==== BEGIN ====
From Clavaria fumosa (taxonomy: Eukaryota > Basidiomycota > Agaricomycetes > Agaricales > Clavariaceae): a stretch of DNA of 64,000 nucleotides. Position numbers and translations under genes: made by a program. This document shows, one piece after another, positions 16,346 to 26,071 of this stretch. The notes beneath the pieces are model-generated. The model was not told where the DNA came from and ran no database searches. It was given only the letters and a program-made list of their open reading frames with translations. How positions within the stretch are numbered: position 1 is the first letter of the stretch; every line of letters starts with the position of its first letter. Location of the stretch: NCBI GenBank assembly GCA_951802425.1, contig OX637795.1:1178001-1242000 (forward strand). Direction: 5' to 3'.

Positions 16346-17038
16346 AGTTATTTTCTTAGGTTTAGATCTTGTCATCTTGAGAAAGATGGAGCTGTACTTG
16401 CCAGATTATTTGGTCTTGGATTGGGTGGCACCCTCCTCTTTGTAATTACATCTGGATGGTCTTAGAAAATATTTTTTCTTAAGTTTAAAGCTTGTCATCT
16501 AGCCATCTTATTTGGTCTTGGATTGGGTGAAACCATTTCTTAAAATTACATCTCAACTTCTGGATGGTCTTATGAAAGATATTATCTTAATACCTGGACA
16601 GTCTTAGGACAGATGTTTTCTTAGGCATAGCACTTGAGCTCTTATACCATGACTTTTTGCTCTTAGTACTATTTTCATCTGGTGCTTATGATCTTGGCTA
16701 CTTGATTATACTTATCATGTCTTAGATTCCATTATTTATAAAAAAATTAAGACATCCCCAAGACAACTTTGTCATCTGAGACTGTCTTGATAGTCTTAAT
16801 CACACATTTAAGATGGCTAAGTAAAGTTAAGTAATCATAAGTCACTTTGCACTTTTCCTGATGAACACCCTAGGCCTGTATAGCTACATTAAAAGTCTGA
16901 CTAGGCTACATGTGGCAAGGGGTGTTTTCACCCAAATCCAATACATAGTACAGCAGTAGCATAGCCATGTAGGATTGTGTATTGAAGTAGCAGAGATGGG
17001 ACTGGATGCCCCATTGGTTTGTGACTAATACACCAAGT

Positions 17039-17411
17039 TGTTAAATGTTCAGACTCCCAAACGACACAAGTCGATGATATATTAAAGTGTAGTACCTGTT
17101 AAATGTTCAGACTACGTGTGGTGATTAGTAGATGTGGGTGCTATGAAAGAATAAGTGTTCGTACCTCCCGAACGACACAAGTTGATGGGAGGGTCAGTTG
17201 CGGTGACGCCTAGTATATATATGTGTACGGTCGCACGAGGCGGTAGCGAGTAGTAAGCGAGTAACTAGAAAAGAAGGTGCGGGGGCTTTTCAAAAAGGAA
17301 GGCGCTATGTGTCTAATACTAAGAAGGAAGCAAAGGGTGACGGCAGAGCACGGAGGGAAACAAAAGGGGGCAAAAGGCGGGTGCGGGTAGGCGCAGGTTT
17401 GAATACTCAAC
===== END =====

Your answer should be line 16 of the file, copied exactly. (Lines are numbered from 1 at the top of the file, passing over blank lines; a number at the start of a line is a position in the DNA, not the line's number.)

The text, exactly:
17401 GAATACTCAAC